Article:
Game Notes: Calgary 2, Blues 1 (O/T) -- Still Struggling to Score

-- Well, the Blues still can't score, but at least Lars Eller had himself a nice debut, eh? Eller became the twelfth player in St. Louis Blues' history to score in his debut game, as he put in a game-tying, power play goal in the third period. (Well, I say he put the goal in; technically, the puck just sort of bounced off him, but hey, that's the way hockey works.) So congratulations to Mr. Eller on his first NHL goal. 

As for the rest of the team, I'm going to have to hold off on the kudos until they actually start scoring some frigging goals. Especially at home, where they've lost seven out of eight. At the beginning of the season, looking at the schedule, I thought the Blues might have a chance to get off to a fast start, given such a large percentage of their games were in the Lou to begin with. Turns out it may have been the worst thing that could have happened to them, because they apparently just can't score at home. 

-- It was nice to see T.J. Oshie back out on the ice as he returns from his recent appendectomy, but to me he looked a step off his normal pace. Not all that surprising, of course, but I do wonder if it wouldn't have been prudent to give Oshie another game or two off. Then again, he's missed four games already, so extra rest may not have helped. Maybe he's just going to need a couple games on the ice to get back up to full speed. And really, he didn't play badly, by any means; it just looked as if he were a little behind where he would normally be.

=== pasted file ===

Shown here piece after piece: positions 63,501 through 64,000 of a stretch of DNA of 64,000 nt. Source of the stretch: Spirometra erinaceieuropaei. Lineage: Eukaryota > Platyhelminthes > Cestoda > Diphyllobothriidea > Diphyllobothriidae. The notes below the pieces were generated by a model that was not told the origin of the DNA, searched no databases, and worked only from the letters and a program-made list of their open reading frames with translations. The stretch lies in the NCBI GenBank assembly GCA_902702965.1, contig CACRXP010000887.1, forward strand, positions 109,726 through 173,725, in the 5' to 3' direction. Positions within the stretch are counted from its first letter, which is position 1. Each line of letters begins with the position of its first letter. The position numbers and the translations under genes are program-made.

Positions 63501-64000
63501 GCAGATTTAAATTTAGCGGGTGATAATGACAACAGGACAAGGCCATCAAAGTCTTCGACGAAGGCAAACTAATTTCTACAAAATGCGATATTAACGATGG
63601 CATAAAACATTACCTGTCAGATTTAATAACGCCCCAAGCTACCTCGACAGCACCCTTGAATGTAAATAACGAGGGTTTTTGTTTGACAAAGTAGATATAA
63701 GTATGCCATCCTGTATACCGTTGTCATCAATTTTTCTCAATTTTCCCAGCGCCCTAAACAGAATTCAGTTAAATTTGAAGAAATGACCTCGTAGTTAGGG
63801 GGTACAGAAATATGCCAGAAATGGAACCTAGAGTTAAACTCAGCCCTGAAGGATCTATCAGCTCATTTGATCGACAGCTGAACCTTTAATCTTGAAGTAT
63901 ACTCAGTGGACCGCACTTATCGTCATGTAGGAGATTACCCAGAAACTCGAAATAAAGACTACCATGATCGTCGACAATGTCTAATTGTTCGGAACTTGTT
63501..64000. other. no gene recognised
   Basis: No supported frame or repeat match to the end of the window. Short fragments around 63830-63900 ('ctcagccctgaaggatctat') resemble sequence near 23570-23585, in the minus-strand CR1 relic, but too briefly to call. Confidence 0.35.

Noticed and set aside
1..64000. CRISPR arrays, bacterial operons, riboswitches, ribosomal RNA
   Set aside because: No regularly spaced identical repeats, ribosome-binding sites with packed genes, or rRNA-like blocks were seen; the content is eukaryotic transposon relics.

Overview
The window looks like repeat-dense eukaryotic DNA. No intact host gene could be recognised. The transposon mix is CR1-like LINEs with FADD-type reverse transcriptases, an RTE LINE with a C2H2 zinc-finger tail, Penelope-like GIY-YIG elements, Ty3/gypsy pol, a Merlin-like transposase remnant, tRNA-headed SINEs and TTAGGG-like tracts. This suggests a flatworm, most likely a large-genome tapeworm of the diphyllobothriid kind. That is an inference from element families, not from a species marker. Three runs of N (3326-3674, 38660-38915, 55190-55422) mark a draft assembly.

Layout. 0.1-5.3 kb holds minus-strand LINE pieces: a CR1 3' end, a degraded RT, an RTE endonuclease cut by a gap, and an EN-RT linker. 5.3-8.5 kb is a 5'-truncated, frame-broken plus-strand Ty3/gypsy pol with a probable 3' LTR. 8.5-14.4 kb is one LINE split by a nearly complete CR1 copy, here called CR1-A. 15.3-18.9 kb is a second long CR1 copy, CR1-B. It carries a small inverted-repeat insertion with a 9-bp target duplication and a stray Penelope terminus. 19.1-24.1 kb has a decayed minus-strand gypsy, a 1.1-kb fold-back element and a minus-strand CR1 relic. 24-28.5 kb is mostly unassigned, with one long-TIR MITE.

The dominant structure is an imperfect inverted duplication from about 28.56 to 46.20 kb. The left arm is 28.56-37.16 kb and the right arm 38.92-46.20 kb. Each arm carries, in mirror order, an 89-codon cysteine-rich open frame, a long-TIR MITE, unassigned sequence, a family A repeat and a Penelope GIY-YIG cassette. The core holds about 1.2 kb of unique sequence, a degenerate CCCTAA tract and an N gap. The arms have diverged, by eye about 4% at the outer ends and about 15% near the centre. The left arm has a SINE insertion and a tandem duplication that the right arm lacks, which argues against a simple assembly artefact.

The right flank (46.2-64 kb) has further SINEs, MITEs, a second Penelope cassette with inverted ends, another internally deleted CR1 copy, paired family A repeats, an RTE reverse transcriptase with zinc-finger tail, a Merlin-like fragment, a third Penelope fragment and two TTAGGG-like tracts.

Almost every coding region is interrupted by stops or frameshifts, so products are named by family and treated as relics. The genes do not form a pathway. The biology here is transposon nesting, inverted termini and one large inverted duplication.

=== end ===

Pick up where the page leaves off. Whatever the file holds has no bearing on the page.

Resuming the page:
-- What is encouraging about the Blues' offense, despite the lack of scoring, was the number of shots they took. The Blues took more than 30 shots for the third game in a row, so at least it isn't as if they lack for chances. They were active in front of the net and not at all shy about pulling the trigger, so I'm encouraged by that. If they can keep putting shots on goal the way they did last night, this offensive funk won't last. 

In that same vein, I have absolutely no idea how Miikka Kiprusoff, the Flames' goalie, stopped Brad Boyes' shot early in the first period. Boyes took a point-blank shot on a quick pass from Brad Winchester in the corner. It was a perfect, textbook example of how to properly execute a one-timer, yet somehow Kiprusoff made the stop. It seemed a bit allegorical, to be honest, representative of a season in which the Blues seem to be doing all the things they should be, yet finding little in the way of success to show for it. 

-- After a couple of rough outings, Chris Mason had a solid game last night as well. He stopped 29 of 31 shots, and the only two goals he allowed were both heavily traffic-assisted. The overtime goal in particular, scored by Diom Phaneuf, tipped off either the skate or the shinguard of Oshie on its way to the goal. 

-- Honestly, last night's game may have been the most evenly matched of any I've seen this season. What it really came down to was one stat: Mason stopped 29 of 31 shots, Kiprusoff stopped 30 of 31. The teams seemed to be exactly even; if Kiprusoff doesn't make even one of those stops (the one on Boyes' one-timer, for instance), the game goes to the Blues in regulation. 

It's frustrating to see the Blues continue to struggle to put the puck in the net, but I certainly can't complain about the game they played last night. If they can put that level of play on the ice consistently every nigh, this team will have no trouble winning games this season. 
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